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The same may be said of our Henry the eighth, King of England, who destroy'd the Monks and Friers, renouncing obedience to Rome; the Lord for this deed, granted his throne to be established to three of his generation, viz. King Edward, Queen Mary, and Q. Elizabeth. But, because he sought not the Lord with a perfect heart, nor did perform that work for Gods glory, but rather to satisfie his own lusts, about his incestuous marriage; and also still retained many Calves, Idolatrous worship, for the maintenance of his crown and state; therefore in the next generation, his name was put out, Psal. 109. 13. and Prov. 10. 7. Surely, if all our actions tend not to Gods glory, they misse of their right end, and so carry with them the guilt of sin, 1 Cor. 10. 31. even fasting, prayer, almesgiving, if done for vain-glory, is but hypocrisie, Mat. 6. 2. 5. 16. in Christs judgement, and much more are evill actions sinfull, which are directed to an evill end. Bloodshed, and theft, acted to maintain Pride and Idolatry, makes those sins of a deeper die then otherwise they would have been, and contempt of the Gospel, and despising the powerfull preaching of the Word for our own ends, increaseth the sin to a greater heighth; and yet alas, the disease is Epidemicall. I may justly complain, as sometimes Gildas did of his countrey-men, the [Britones propter avaritiam, & rapinam, principum propter iniquitatem, & injustitiam judicum, propter defidiam predicationis Episcoporum, propter luxuriam, & malos mores populi patriam perdidisse: Mr. Fox his Acts and Mon. vol. 1. pag. 98. printed 1610.] Brittons, that these [...]rs and plagues amongst us, are the punishments of our disobedience to Gods Laws, and of our great contempt of the Gospel; these are still maintained, by reason of covetousnesse and rapine of the Princes and Nobles, who by policy and cruelty, seek to uphold an Arbitrary power, to make Prerogative above Law, and by the iniquity and injustice of the Judges, both Civill and Ecclesiasticall, (who upheld Ship-money, and made many unjust and ungodly Cannons, contrary to law, out of flattery, feare, profit: who took bribes, allowed of usury, and exacted intolerable fees, committing symonie, in making Ministers, who oppressed the innocent, grownd the faces of the poor, orphants and widows, did all sorts of injustice in all Courts; but especially in the High Commission, [Vide Mr. Newcomens Sermon preached before the House of Commons, on Nov. 5. 1642. pag. 30.] Star-chamber, Court of honour, in the Chancery, Court of Wards, and generally in all Ecclesiasticall Consistories) by reason of the pride, covetousnesse and idlenesse of Bishops and Prelates, who neglected the sound and sincere preaching of the Word for saving souls, and minded these earthly things, whose bellies was their god, Phil. 3. 19. whose glory is now their shame, who sought themselves riches, honors, & not the things that be Jesus Christs, starving the flock committed to their charge, for want of preaching, and feeding them only with a few read prayers, and that too by their Curates, by means whereof, grew luxury, Ignorance, covetousnesse, and all sorts of sins in the people, which they quickly [Page 28] learned from the evill examples of the evill Governors, both in Church and State; which sins hath so besotted most mens hearts, and the custome therein so hardned them, that they care not for the Word, nor for the preaching thereof in power, no [...] will they be directed hereby, but generally they cared for worldly things in the first place, fixing their hearts on their wealth; and when either for feare or shame, they dared not but come on the Sabbath dayes to Church; then also they did but draw nigh to God with their mouthes, their hearts were far from him, Isai. 29. 13. It was seldome they had a Sermon, (once a moneth the Law, [Vide the 46. Can. made at London, 1603.] exacted no more;) and then too that work was done carelesly & negligently, or oratorically, and vaingloriously, which very little informed the understanding, by reason of the excesse of speaking in an unknown language, or in a strange dialect, with Rhetoricall phrases, and using many sentences of Fathers, very needlesse and unprofitable; and seldom, or very shortly applying the doctrine to the souls of the auditors, for reformation of their lives; Nay, men were grown to that prophanenesse, that they would take no paines, nor be at any cost, for the gaining of the knowledge of God, they would not go a furlong to heare a godly Preacher, nor meditate on the Word when they did hear, much lesse practise what was taught them; but like the Gadarens, they esteemed their Hogs, Luke 8. 37. [Gergeseni hi sunt homines, qui cum meliora norint, & approbant tamen lucri cupiditate commoda externa preferunt; malunt exulare ab illis Christum quam damna porcorum perpeti, malunt carere Christo, quam gratia principum & ventris voluptatibus, Aretius com. in Mat. 8.] before Christ and his doctrine; and like those in the Gospel, Luke 14. 18. make excuses, why they could not labour after knowledge, and come unto Christs Supper; one hath a Farm to look unto, he cannot tend to reade and meditate on the Word, and heare Sermons; another hath Oxen and Sheep to look unto, and Horses to dresse, he cannot instruct his family, nor pray daily with them, nor prepare for the Lords day, nor sanctifie the Sabbath; another hath married a wife, and he cannot come earely to Church to heare or pray: thus all have businesse in their heads to look to, pleasures in their hearts to be fulfilled, and lusts in their affections whereunto they are wedded, to be obeyed; few or none care for holinesse, and to put on the Lord Jesus Christ, labouring to have the Word dwell richly in them, Col. 3. 16. But they trampled like Swine these precious pearles under feet, Matth. 7. 6. or else they heard it as Herod did, who liked some things, and did some things, so far as it agrees with their profits, honours, pleasures, Mar. 6. 20. [Tyrannus libenter audiebat in se sententiam ferri, sed semen cadebat in loca petrosa.] But let their beloved sins be touched, and they are ready upon a fit occasion, with him to casheer their Teacher, and if their honours, and pleasures stand in the way, care not, with Herod, though they strike off his head.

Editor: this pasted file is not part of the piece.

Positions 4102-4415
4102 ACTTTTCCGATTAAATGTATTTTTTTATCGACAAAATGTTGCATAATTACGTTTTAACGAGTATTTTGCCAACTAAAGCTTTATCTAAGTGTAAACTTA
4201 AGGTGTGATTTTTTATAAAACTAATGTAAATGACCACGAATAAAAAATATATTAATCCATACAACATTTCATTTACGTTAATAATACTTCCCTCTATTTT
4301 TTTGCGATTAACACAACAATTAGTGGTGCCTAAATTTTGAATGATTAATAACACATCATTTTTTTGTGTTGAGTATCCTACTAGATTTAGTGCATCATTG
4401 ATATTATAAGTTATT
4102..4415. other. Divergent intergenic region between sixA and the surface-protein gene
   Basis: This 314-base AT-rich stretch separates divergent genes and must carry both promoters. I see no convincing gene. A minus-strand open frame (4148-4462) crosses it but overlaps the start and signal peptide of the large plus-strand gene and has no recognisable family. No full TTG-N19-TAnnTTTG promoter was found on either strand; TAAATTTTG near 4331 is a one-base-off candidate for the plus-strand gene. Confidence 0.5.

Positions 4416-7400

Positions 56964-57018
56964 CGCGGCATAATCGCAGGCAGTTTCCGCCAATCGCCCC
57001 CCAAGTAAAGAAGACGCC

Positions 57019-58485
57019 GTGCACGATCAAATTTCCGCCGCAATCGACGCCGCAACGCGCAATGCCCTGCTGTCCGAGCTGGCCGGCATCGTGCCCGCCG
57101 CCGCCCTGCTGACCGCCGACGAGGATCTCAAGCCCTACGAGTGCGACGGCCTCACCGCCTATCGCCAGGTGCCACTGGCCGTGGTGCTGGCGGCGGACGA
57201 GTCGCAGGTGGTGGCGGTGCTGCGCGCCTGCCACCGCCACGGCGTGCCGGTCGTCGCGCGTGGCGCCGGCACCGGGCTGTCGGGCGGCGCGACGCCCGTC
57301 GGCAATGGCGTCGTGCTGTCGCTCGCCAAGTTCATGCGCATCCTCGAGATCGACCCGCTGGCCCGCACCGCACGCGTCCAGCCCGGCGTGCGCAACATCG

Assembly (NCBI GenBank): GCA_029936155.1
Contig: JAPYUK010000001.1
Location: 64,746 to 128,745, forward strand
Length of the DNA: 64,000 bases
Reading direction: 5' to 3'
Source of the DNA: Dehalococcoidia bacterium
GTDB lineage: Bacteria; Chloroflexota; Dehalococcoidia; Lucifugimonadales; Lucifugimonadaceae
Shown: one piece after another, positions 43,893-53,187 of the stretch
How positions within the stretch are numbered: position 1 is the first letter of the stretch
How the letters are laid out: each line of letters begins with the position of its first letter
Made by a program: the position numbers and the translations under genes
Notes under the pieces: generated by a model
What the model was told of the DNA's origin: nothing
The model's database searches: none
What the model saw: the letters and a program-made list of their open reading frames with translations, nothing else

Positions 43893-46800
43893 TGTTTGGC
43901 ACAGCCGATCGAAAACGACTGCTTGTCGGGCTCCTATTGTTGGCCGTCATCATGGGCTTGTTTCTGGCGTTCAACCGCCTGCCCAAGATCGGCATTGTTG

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Was not Offa, [Fox Acts and Monum. ut supra, pag. 101.] King of Mercia, so deeply plunged in sin and misery by the wicked counsell of Kemiswing his wife? that having secretly and cruelly murthered the good King Etheldred of the Westangles (who for his holinesse and godly vertues, is counted for a Saint, innocently coming to Offa, to marry with Althrid his daughter) after for shame and sorrow, he went to Rome, left his kingdome, and there made himself [...] Monk; and the aforesaid Queen (worker of this villany) lived not three moneths after, and in her death, [Fox Acts and Monum. vol. 1. printed 1610. pag. 117.] was so tormented, that she was fain to bite and rent her tongue in pieces with her own teeth: [Fox Acts and Monum. ut supra, pag. 101.] Red waldus also, King of the Eastangles, being converted in Kent, by his Idolatrous wife which he married, was perswaded to joyn Idolatry with Christianity, and so continued till his death, which was not long after.